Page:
Friday, February 28, 2020

The Mid Ocean Club

Looking back over great courses that I've played but never written about, The Mid Ocean Club tops the list. This post corrects the oversight and hopefully will add some winter cheer.

In his, um, not so modest autobiography, Scotland's Gift, Charles Blair Macdonald gushed about the Mid Ocean Club, "I can assure my golfing friends, a more fascinating, more picturesque course than the Mid-Ocean when completed, will not be found in a pilgrimage around the world. There is nothing commonplace about it."

3rd green
The view from the third green at Mid Ocean Club, a testing par three along the Ocean. A hook for the right hand golfer is in the Atlantic. Mid Ocean is the perfect place to play when there is snow on the greens in Northern climates. 

Macdonald was attracted to Bermuda because of Prohibition; a number of his friends went there so they could consume liquor, providing an excuse for him to visit. The strong willed golf pioneer picked an idyllic spot on the isolated island, an area called Tuckerstown, which contains, "delightful valleys winding through coral hills." Macdonald brought in his whole team to aid in the club's design and construction including Seth Raynor, Charles Banks, and landscape architect Frederick Law Olmsted.

Completed in 1924, ironically, after Prohibition was repealed, the course was built on dramatic land set on a headland with sweeping views of the startlingly clear blue waters of the Atlantic all around. The challenge for the architects was that the soil is less than ideal for golf: solid coral rock being as difficult a surface as there is to build on.

Like its designer, the Mid Ocean Club is big and bold, built on a scale that most golf courses never achieve, the only two remotely close being Yale and Bethpage Black. Partially, I suppose this is because the course was built before the era of mechanized earth moving equipment, thus, Macdonald used the naturally hilly terrain to great advantage.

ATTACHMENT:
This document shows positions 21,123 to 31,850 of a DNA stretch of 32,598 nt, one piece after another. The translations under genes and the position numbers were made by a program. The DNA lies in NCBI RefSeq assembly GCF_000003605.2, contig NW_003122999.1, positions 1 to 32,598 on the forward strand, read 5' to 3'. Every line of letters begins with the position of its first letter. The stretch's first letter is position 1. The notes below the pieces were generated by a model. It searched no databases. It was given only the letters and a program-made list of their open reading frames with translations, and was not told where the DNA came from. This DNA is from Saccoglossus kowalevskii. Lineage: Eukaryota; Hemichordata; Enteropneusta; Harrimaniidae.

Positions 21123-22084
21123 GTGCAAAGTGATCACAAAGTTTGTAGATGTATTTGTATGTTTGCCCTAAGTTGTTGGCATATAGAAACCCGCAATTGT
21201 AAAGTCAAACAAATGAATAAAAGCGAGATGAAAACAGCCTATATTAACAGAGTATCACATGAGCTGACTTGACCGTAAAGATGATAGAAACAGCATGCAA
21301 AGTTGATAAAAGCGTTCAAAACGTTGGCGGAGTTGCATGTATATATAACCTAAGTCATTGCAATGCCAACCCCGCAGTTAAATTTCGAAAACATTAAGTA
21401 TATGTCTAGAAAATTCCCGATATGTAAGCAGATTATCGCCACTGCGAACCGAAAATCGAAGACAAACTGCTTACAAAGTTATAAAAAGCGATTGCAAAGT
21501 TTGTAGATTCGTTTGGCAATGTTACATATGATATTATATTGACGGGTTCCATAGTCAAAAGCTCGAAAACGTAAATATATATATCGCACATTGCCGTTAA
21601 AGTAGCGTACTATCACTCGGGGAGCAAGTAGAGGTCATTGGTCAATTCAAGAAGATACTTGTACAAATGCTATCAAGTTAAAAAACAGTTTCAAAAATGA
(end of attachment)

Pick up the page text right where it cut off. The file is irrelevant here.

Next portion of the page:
The course contains many Macdonald-Raynor prototype holes, including an Eden (the 3rd), a Short (the 7th), a Biarritz (the 13th), a Leven (the 14th), a Punchbowl (the 15th) and a Redan (the 17th). It meanders through various valleys and depressions, playing quite steeply at times. A good example is the 4th hole, below, named "Mangrove," the double-tiered green playing at a high elevation from the rolling fairway, making the approach shot blind.

The par four 4th hole

The short (330-yard) par four 4th plays from an elevated tee with the Atlantic at your back and doglegs to the left. Although short, the hole is not easy.  Pat Ward-Thomas describes it in The World Atlas of Golf as "A plunge-and-rise affair, narrow between the trees and not altogether appealing."

8th green
The short par 4 eighth hole highlights the theme of using elevation in the terrain throughout the design, with a green elevated far above the fairway